Text description provided by the architects. With great anticipation, Louis Vuitton announces the arrival of Louis Vuitton Ginza Namiki in Tokyo’s Ginza district. The store presents an ambitious transformation of an existing location. Reimagined as an aesthetic dialogue between virtuoso architects, Jun Aoki and Peter Marino, an entirely new, naturalistic tower rises, inspiring wonder – both outside and within.
From the same corner siting, occupied by Louis Vuitton since 1981, the building’s highly modern appearance interprets the reflections of water as a material phenomenon. Poetic yet playful; shimmering and rhythmic. Once a peninsula extending in Tokyo bay, this evocation of water is expressed throughout as smooth, undulating surfaces – from the glass façade that transmits shifting colour to the feature staircase and fixtures. Spanning four floors, the retail offering is complemented by a permanent pop-in space for seasonal animations of new arrivals and an upper level dedicated to private salons. The store experience culminates in Le Café V, where celebrated chef Yosuke Suga collaborates for the second time with the House, additionally developing flavours for Le Chocolat V, the first-ever line of Louis Vuitton chocolates that will make their world debut here at the end of April.
Reflecting Ginza - Comprised of two layers of glass, Jun Aoki’s façade is at once monolithic and imbued with fluidity – his representation of a “pillar of water.” Practically seamless, the outer panes curve and ripple; their three-dimensional surface enhanced by dichroic glass that produces endless colour variations. At street level, the building reflects the dynamism of Ginza; higher up, neighbouring towers become wavy apparitions, while a skyscape sweeps across the glass, marking the passage of each day.
In the evenings, the bright reflections that dance around the base fade upward, giving the illusion of immateriality. Meanwhile, a double-height transparent opening curves around the street corner as the principal perspective into the store with space to stage the signature Louis Vuitton window displays.
Always Current - Once inside, Peter Marino’s design emphasizes the building’s organic aesthetic with a central staircase that unfurls like a ribbon of sculpted oak bordered by glass. A second staircase, located towards the rear of the store, is framed by a four-story feature wall that reinterprets Kimiko Fujimura’s painting, Wave Blue Line (1977) in artistic applications of plaster. Continuing the water metaphor, circulation becomes both architectural and spatial. As clients move through the store, they will notice curving counters and ceiling panels that contribute to the sense of flow. Rounded furniture in light nuances of wood and glass by Morten Stenbaek or Isamu Noguchi add to this effect. Even the elevator conjures the sensation of water and sky, with the rippled metal surface multiplied by mirrors playing out as though an endless horizon.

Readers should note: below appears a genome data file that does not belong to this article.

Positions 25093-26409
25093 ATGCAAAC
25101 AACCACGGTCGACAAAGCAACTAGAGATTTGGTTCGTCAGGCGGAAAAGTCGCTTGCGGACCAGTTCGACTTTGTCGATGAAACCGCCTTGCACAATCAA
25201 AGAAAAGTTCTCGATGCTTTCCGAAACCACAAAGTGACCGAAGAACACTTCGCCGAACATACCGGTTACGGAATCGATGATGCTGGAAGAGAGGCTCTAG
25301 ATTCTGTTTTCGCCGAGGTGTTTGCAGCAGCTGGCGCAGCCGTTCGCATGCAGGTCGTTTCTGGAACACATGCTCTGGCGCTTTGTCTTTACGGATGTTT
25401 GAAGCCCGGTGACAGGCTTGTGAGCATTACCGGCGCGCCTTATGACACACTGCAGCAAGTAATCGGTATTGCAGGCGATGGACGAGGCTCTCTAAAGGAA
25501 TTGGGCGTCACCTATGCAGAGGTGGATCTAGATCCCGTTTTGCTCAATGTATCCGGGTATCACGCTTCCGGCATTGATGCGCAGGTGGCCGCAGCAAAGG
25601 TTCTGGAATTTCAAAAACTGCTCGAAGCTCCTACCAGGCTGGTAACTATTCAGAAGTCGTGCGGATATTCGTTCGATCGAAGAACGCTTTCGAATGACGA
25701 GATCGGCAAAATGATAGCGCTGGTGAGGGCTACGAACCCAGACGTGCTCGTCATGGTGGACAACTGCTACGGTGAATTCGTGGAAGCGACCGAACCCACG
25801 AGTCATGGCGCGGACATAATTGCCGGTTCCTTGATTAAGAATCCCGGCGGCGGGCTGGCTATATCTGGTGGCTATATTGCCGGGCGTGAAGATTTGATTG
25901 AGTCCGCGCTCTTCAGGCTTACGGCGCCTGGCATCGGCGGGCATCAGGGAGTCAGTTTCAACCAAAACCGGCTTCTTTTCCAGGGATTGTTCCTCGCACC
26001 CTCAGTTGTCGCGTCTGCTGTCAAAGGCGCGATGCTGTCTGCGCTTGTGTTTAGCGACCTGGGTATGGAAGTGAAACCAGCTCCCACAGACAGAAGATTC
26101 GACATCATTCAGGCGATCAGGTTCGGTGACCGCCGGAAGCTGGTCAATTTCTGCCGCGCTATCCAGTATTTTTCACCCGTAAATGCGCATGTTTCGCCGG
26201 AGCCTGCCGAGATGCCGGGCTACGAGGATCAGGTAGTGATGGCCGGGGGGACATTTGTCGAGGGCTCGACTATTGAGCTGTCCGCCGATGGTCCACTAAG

Navigating the Store - Of the seven floors, four are dedicated to retail. The main level comprises women’s leather goods, watches & jewellery, and the permanent pop-in space, with additional women’s leather goods, as well as accessories, travel and fragrance located on the second floor. The women’s universe – including ready-to-wear and shoes – extends across the third floor; while directly above on the fourth floor is the complete men’s universe. VIC and VIP salons can be found on sixth floor; and on the uppermost level, are Le Café V and Le Chocolat V, the debut of Louis Vuitton as chocolatier.
An Enhanced Offering - In addition to showcasing a full range of the latest products, the store will be a destination for exclusive pieces, starting with a limited reedition of Rei Kawakubo’s Celebrating Monogram collaboration bag from 2014 in leather. The legendary designer’s first association with Louis Vuitton dates further back to 2008 when she created six customised bags in Monogram canvas, having admired the House’s approach to craftmanship and savoir-faire ever since the opening of its first Japan location in 1978. Among the initial selection of exclusive pieces will be the men’s LV Ollie sneaker embellished with embroidery and pearls; a fully-embroidered Monogram sequined dress; and a slim Tambour watch exquisitely accented with blue and purple sequins. Handbags that can be found only at Ginza Namiki include the Capucines BB in a timeless accord of grey canvas and navyblue leather, and the Boîte Pharmacie handheld Monogram trunk designed in collaboration with kabuki actor, Ebizo Ichikawa XI.
Chromatic Energy - From Pierre Paulin and Stefan Leo furniture in acidic hues to works from Ed Moses, Vik Muniz and Zhang He, colour infuses the store with vibrancy. Arrangements of seating, design objects, carpets and art shift through different expressive tonalities: an impressionist scheme of pink, orange on the women’s floor, saturated shades of red, turquoise and lime on the men’s floor; and a mix of muted and pop accents throughout the private salons which have been conceived with a modular layout for larger or more intimate settings. With additional abstract art from the likes of Kimiko Fujimura, Ida Tursic & Wilfried Mille and Peter Dayton, colour acts as an uplifting and inspiring theme that takes many forms.